AFC Championship Game appearances 1970–present
|Num||Team||W||L||PCT||PF||PA||Last appearance||Last championship||HOME games||Home wins||Home losses||Home Win Pct.||ROAD games||Road wins||Road losses||Road Win Pct.|
|11||New England Patriots||8||3||.727||292||209||2014||2014||6||5||1||.833||5||3||2||.600|
|11||Los Angeles/Oakland Raidersd[›]||4||7||.364||202||253||2002||2002||5||3||2||.600||6||1||5||.167|
|4||San Diego Chargers||1||3||.250||63||95||2007||1994||1||0||1||.000||3||1||2||.333|
|4||New York Jets||0||4||.000||46||91||2010||N/A||0||0||0||—–||4||0||4||.000|
|1||Kansas City Chiefs||0||1||.000||13||30||1993||N/A||0||0||0||—–||1||0||1||.000|
|0||Tampa Bay Buccaneersc[›]||0||0||—–||---||---||N/A||N/A||0||0||0||—–||0||0||0||—–|
^ b: The Seahawks were members of the NFC in 1976 and then members of the AFC from 1977-2001, before rejoining the NFC in 2002. Including their appearances in the NFC Championship Game (3-0), they hold a combined 3–1 record between both Conference Championship Games.
^ c: The Buccaneers were members of the AFC in 1976 before moving to the NFC in 1977.
^ d: Includes appearances during their first tenure in Oakland (the 1970 merger until 1981), where they went 2-5 in AFC Championship Games; their period as the Los Angeles Raiders (1982-1994), where they were 1-1 in AFC Championship Games; and their current tenure in Oakland (1995-present), where they have gone 1-1 in AFC Championship Games.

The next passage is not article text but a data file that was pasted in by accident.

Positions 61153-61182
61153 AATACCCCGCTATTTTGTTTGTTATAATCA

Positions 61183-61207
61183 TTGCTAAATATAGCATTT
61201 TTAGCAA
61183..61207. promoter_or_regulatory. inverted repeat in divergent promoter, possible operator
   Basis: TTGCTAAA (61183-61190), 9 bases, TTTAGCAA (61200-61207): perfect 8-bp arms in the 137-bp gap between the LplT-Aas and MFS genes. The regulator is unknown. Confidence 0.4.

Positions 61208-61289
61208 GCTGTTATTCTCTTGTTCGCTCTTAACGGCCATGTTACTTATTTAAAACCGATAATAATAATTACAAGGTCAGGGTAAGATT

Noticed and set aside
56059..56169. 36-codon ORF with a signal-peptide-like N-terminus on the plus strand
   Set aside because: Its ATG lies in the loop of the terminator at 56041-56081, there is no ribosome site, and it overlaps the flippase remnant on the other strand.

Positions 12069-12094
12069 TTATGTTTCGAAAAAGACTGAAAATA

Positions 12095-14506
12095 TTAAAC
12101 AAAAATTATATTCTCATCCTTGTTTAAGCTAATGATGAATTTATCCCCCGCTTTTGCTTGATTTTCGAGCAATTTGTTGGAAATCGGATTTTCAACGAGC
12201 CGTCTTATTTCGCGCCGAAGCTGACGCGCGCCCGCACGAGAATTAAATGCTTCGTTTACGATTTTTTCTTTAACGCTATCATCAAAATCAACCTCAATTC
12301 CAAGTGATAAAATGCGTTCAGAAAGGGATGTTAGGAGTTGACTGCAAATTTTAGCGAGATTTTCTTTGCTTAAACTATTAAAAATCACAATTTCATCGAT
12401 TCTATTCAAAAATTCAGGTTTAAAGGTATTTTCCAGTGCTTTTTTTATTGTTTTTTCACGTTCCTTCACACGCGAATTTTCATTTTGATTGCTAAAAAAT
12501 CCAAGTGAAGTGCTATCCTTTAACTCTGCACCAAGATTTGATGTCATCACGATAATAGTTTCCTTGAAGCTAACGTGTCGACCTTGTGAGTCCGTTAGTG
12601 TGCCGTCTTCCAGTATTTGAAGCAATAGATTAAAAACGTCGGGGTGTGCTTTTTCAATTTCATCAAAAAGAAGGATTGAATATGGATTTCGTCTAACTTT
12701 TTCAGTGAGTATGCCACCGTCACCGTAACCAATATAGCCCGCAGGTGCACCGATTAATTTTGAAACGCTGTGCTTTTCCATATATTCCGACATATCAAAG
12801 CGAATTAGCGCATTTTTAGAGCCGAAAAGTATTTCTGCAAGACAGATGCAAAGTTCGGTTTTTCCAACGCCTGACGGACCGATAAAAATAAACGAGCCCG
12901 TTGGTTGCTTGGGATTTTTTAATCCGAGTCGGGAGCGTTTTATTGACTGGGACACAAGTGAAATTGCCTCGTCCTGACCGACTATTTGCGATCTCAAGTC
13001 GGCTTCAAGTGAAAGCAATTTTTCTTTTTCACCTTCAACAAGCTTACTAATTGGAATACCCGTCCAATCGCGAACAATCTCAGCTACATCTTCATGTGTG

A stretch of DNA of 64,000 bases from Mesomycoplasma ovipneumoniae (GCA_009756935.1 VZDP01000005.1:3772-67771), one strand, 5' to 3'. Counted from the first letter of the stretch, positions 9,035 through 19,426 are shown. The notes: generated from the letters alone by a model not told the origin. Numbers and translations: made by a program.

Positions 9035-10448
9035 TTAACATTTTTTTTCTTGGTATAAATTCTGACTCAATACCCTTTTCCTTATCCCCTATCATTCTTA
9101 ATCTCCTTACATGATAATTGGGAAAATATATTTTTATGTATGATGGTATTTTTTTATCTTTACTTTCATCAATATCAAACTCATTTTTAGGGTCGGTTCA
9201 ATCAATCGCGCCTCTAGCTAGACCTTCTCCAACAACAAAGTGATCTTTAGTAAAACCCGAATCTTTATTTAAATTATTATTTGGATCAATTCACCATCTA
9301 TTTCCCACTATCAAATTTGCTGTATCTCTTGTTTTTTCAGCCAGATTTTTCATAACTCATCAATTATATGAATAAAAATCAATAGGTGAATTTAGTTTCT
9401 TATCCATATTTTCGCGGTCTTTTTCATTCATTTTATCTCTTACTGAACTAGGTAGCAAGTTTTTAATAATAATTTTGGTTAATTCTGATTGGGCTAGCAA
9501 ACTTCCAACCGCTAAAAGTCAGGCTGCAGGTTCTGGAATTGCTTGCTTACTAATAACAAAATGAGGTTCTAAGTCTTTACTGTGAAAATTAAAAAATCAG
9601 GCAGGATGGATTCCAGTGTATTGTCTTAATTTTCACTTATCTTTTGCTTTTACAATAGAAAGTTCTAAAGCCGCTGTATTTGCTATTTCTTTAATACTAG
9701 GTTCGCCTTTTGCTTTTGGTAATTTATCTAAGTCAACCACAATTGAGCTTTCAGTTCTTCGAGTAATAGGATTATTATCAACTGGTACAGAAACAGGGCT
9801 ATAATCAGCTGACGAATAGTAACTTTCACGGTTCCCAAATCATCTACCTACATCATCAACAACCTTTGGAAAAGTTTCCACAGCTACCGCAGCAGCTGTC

^ e: Includes appearances as the Baltimore Colts (the 1970 merger to 1983), where they went 1-1 in AFC Championship Games. Since moving to Indianapolis in 1984, the Colts are 2-3 in AFC Championship Games
AFC Championship Game records
- Most Victories – 8*; (tie) Pittsburgh Steelers (1974, 1975, 1978, 1979, 1995, 2005, 2008, 2010); New England Patriots (1985, 1996, 2001, 2003, 2004, 2007, 2011, 2014)
- Most Losses – 7*; (tie) Oakland/Los Angeles Raiders (1970, 1973, 1974, 1975, 1977, 1990, 2000); Pittsburgh Steelers, (1972, 1976, 1984, 1994, 1997, 2001, 2004)
- Most Appearances – 15*; Pittsburgh Steelers (1972, 1974, 1975, 1976, 1978, 1979, 1984, 1994, 1995, 1997, 2001, 2004, 2005, 2008, 2010)
- Most Consecutive Appearances – 5**; Oakland Raiders (1973, 1974, 1975, 1976, 1977)[fn 2]
- Most Consecutive Victories – 4**; Buffalo Bills (1990, 1991, 1992, 1993)
- Most Victories Without A Loss – 2 Cincinnati Bengals (1981, 1988)[fn 3]
- Most Defensive Shutouts – 2**; Miami Dolphins (1971, 21-0 vs Colts & 1982, 14-0 vs Jets)
- Most Consecutive Losses – 3*; Oakland Raiders (1973, 1974, 1975)
- Most Games Hosted – 11**; Pittsburgh Steelers (1972, 1975, 1978, 1979, 1994, 1995, 1997, 2001, 2004, 2008, 2010)
- Most Numerous Matchup – 3 (tie); Pittsburgh Steelers vs. Oakland Raiders 1974, 1975, 1976, Cleveland Browns vs. Denver Broncos 1986, 1987, 1989, New England Patriots v Indianapolis Colts 2003 2006 2014
- Most points scored – 51**; January 20, 1991 (1990 season) – Buffalo Bills vs. Los Angeles Raiders
- Largest margin of victory – 48 points**; January 20, 1991 (1990 season) - Buffalo Bills (51) vs. Los Angeles Raiders (3)
- Fewest points scored, winning team – 10; January 12, 1992 (1991 season) - Buffalo Bills vs. Denver Broncos
- Fewest points scored – 0*; (tie) Jan 2, 1972 (1971 season) Baltimore Colts 0 vs Dolphins 21, Jan 23, 1983 (1982 season) NY Jets 0 vs Dolphins 14
- Most points scored, losing team – 34**; January 21, 2007 (2006 season) - New England Patriots vs. Indianapolis Colts
- Most combined points scored – 73**; January 6, 1985 (1984 season) - Miami Dolphins (45) vs. Pittsburgh Steelers (28)